With predictions of further coastal erosion today, Monday, July 27 and into tomorrow, July 28, authorities are watching Jimmys Beach closely.
An estimated six metres of foreshore was stripped from the coastal erosion hotspot within 24 hours earlier this month.
"Wind and swell direction resulting from the current east coast low weather event could result in further erosion at Jimmys Beach," MidCoast Council coastal management co-ordinator, Andrew Staniland said.
Although sand has been moved onto the most critical part of the beach since the last storm, there has not been enough time between events to restore the full sand buffer.
Building a sand buffer on the beach during a severe weather event is impossible and pointless, Mr Staniland said.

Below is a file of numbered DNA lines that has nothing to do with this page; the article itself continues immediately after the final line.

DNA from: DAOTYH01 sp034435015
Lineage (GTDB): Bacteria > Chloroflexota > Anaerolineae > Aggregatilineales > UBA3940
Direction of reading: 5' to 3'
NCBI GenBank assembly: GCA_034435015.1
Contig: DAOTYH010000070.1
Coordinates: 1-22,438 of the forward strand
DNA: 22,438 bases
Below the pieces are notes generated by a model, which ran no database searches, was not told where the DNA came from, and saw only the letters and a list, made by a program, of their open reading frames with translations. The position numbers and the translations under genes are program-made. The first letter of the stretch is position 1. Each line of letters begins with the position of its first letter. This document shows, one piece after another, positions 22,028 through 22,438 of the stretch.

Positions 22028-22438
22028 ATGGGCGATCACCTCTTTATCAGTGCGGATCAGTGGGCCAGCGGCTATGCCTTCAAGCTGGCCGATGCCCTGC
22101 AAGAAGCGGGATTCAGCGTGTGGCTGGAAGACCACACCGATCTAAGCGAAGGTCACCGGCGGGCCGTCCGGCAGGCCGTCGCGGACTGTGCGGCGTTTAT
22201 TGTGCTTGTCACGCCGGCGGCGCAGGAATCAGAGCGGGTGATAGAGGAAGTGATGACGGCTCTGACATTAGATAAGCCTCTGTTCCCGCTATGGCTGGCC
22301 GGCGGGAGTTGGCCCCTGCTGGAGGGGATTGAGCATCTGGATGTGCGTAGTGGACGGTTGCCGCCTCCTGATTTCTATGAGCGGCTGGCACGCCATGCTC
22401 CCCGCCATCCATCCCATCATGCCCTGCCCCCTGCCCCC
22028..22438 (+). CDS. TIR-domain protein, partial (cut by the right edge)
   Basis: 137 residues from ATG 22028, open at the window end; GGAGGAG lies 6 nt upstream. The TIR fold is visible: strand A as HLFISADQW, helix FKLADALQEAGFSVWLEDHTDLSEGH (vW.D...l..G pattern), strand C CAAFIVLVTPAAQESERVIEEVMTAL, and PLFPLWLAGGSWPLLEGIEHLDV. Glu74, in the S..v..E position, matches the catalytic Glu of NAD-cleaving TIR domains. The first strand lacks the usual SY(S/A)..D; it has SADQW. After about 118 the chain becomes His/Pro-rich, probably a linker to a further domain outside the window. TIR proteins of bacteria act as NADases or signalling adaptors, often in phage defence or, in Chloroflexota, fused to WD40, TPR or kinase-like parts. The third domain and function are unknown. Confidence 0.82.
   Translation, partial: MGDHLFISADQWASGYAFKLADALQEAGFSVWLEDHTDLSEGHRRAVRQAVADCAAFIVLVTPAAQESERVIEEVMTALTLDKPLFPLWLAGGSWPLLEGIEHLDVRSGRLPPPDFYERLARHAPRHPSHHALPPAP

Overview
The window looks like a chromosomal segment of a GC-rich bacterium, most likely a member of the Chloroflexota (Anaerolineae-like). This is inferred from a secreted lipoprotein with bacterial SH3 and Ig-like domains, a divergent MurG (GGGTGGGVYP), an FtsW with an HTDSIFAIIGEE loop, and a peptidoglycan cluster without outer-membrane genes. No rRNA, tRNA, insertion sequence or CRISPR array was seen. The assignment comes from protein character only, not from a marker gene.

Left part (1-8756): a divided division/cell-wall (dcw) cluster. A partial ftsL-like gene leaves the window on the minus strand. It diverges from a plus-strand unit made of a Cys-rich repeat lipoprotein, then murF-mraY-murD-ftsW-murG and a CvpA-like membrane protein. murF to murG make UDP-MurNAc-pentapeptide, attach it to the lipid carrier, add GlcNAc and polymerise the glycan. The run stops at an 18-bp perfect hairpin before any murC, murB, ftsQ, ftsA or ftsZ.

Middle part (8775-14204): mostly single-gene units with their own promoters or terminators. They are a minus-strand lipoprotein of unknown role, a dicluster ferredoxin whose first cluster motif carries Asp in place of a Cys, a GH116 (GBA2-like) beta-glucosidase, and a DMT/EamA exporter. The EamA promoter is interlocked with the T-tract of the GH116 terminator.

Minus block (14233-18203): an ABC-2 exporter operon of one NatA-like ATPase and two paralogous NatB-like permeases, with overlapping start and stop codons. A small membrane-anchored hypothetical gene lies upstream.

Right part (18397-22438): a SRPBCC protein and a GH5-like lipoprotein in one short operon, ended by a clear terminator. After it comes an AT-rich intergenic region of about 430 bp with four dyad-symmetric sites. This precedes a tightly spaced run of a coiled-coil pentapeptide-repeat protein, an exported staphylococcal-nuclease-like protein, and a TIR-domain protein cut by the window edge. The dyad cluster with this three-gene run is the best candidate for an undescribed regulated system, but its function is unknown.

He said when storm events occured close together, such as the during the last 10 day period, renourishment could not start fast enough to assist.
"Erosion at Jimmys Beach has long been identified and managed by council," he said.
"The current situation of two events close to each other is identified in the coastal zone management plan, highlighting how vulnerable this section of our coast is."
For several years, council has successfully provided a sand buffer through its sand renourishment program to prevent the erosion of The Boulevarde, endorsed by community as the most effective measure at the time, ahead of hard engineering solutions.
"Our community is starting to see the impact from the increasing frequency of these erosion events, and the increasing costs required for these buffering measures to be effective."
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